We ended last week’s discussion on the Battle of Bunker Hill with Colonial General Prescott watching the advance of the British forces across the waterway between Boston and Charlestown, we’ll now pick up with those same troops landing near Charlestown…
Sir William Howe landed his forces near Moulton’s Point right around 1:00 PM. As his troops were deploying in the standard British three-line formation he studied both the terrain and his enemy. He was keenly aware that the Colonial position had greatly improved throughout the course of the day. The redoubt had breastworks extending to the east, cutting down his room to maneuver, but he felt he still had enough room for an envelopment, but he could also see men on Breed’s Hill as well as Bunker. Howe assumed it to be a reserve force, but unknown to Howe, but known to us, this is the force that Israel Putnam had requested from Prescott to establish fortifications on Bunker Hill. As Howe watched, this column of men began coming down the forward slope of Bunker Hill and traveling towards the men already assembled on the top of Breed’s Hill. Howe was faced with a choice, if he attacked now with the forces he had, he ran the risk of getting caught between the two hills and flanked. He decided on waiting and reinforcing, he sent message back to Boston that he would need his reserve units waiting on the battery. He also gave orders to push forward two covering forces from his present position, four light infantry units held the low ground in front of his main force and General Robert Pigot moved to the left (west) with the battalion companies of the 38th and 43rd regiments (sixteen companies total) to an area below the southern end of Breed’s Hill. Howe’s orders were to let the men get in position and break out rations for the noon meal.
In his redoubt, Prescott watched the British infantry companies land and form into massed lines and by 1:30 he saw the threat to his North flank just as Howe had. Between the end of his hastily constructed breastworks and the edge of the Mystic River there was a gap. As he watched Howe deploy his men, specifically the four infantry companies deployed to the low ground, he at once ordered Captain Knowlton to take his Connecticut company along with Captain Callender’s two field pieces and hold that position.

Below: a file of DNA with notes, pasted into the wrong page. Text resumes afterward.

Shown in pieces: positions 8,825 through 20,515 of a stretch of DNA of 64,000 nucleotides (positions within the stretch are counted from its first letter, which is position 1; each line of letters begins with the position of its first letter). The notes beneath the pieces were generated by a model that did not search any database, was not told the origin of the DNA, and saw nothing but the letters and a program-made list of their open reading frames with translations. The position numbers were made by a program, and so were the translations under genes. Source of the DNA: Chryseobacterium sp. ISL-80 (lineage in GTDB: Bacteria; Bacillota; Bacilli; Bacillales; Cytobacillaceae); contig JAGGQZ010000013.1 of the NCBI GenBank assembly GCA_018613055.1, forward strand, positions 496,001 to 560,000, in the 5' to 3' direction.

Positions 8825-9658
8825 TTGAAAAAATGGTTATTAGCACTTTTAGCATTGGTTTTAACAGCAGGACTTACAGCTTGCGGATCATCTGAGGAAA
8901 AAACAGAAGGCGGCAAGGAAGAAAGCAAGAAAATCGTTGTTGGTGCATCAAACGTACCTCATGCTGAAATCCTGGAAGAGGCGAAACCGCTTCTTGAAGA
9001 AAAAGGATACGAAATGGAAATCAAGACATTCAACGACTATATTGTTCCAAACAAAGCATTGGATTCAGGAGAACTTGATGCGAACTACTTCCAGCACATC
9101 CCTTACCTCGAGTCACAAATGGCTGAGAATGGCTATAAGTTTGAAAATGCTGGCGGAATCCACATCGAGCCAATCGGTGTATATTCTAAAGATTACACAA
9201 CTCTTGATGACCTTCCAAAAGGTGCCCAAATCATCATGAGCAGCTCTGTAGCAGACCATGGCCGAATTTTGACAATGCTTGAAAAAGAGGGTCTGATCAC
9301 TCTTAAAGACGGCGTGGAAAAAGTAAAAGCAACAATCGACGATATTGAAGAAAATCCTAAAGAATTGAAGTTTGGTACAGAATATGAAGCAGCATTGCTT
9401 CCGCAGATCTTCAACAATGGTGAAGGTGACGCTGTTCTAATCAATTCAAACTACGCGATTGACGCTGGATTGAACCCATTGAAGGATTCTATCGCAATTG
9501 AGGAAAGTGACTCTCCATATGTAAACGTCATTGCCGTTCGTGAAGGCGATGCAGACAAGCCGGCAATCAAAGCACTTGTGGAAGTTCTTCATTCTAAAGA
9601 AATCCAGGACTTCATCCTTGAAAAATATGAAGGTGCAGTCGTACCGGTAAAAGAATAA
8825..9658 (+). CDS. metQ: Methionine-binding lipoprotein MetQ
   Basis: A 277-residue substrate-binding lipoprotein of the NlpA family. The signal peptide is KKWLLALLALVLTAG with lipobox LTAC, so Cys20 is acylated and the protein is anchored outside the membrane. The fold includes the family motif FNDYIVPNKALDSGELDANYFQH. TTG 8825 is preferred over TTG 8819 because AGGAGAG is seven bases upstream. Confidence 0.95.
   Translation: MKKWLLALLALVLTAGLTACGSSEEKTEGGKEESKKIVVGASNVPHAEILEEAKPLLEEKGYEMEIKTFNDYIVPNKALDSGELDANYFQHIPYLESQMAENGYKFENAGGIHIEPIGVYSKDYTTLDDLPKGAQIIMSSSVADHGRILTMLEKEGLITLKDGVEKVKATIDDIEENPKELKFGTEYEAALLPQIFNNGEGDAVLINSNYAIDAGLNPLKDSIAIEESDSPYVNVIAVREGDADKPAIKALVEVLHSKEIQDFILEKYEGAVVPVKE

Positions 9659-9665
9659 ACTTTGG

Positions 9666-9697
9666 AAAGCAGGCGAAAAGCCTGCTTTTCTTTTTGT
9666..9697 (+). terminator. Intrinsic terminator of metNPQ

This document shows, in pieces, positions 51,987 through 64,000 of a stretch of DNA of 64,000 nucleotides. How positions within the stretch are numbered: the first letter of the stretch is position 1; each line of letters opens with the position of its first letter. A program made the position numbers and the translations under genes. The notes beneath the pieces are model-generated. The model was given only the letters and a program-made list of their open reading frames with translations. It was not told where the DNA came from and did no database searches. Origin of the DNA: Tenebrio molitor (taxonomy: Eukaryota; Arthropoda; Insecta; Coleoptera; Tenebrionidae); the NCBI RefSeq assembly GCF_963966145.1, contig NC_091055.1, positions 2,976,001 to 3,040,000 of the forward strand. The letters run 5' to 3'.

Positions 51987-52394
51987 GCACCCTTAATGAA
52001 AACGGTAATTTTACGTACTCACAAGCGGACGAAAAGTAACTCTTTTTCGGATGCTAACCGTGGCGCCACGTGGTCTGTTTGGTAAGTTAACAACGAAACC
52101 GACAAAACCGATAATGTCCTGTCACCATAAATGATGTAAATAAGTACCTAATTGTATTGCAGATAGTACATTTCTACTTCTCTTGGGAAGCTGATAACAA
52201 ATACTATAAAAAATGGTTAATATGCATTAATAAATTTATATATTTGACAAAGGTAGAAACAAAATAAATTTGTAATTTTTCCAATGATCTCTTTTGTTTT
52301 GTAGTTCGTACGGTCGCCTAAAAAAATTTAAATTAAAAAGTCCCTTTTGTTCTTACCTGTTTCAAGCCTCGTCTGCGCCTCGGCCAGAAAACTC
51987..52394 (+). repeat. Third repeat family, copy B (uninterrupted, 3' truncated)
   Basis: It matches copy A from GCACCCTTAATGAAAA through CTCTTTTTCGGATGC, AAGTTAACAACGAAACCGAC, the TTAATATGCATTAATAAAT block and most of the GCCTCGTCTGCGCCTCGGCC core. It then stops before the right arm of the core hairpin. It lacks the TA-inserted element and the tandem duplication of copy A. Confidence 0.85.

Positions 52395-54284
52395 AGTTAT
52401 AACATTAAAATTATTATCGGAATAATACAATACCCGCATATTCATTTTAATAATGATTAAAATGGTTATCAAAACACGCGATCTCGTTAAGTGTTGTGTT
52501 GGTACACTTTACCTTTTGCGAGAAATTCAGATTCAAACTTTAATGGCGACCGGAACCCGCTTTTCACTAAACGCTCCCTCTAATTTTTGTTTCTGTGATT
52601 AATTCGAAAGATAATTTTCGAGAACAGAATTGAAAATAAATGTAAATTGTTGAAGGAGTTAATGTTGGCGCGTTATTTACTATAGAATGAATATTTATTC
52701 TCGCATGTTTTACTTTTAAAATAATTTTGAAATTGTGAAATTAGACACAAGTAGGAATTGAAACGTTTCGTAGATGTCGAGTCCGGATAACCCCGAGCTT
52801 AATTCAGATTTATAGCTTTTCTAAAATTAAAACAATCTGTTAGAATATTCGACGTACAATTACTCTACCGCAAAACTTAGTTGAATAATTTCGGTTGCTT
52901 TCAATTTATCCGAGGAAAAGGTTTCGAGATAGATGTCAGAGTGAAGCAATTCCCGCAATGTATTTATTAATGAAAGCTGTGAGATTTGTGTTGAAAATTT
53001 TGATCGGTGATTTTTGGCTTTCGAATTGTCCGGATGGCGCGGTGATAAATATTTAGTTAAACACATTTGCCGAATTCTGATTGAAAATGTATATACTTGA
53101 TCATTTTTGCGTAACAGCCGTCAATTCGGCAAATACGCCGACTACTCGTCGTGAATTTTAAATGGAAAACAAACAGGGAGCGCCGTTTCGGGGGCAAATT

Knowlton had been a fighter since he was fifteen. He entered into the French and Indian war and was made lieutenant at seventeen with a reputation for courage and leadership. Now at thirty-five he was tough and lean. Having watched the British deployments with Prescott, he debated his options as he marched his men. He found a rail fence about 300 yards behind the current breastwork running all the way to the Mystic River. He ordered his men to stack arms and gather boards from other nearby fences to reinforce this one. It was sturdy and had posts set with stone bases. They then filled in the gaps with hay to give it an appearance of a solid breastwork. It was enough to convince Howe, he later described it as a breastwork that “effectively secured those behind it from Musketry”. While Knowlton was setting his defenses and men, his artillery quietly slipped off and left him for the relative security of Bunker Hill. As Captain Callender traveled towards Bunker Hill, he encountered Israel Putnam, who while trying hard, hadn’t been able to get much done that day. Putnam asked Callendar why he was retreating, Callendar mumbled something about being low on ammunition. Putnam checked his stores, seeing them nearly full. Putnam ordered Callendar to return back to Breed’s Hill, Callendar in turn refused, until he got a close look at the muzzle of Putnam’s pistol, as it was pointed directly at his head with the next issuance of the order to return to Breed’s Hill. Callendar quickly decided that deploying on Breed’s Hill was a better alternative and turned around.
In Cambridge, the news of the British landing had convinced Ward to muster all the forces he could. Nine Massachusetts regiments were all trying to assemble and travel down the road on the Neck. Colonel Stark, who had been previously ordered to take 200 men to the front broke through the confusion as he and his men marched down the road, his Major Andrew McClary took great pleasure in saying “If Massachusetts did not’ need to use the road, could it please just step aside and let New Hampshire through?”
One of Stark’s captains, Henry Dearborn suggested to Stark that he quicken the pace of the men, According to Dearborn, Star’s response:
“He fixed his eyes upon me, and observed with great composure: ‘Dearborn, one fresh man in action is worth ten fatigued ones’ and he continued to advance in the same cool and collected manner”
Upon arrival at Bunker Hill he was met by an order from Putnam to detach enough men to help finish entrenching the hill. Stark ignored him, surveyed the area, and upon noticing the Knowlton’s fence line was severely undermanned, led them on to the rail fence.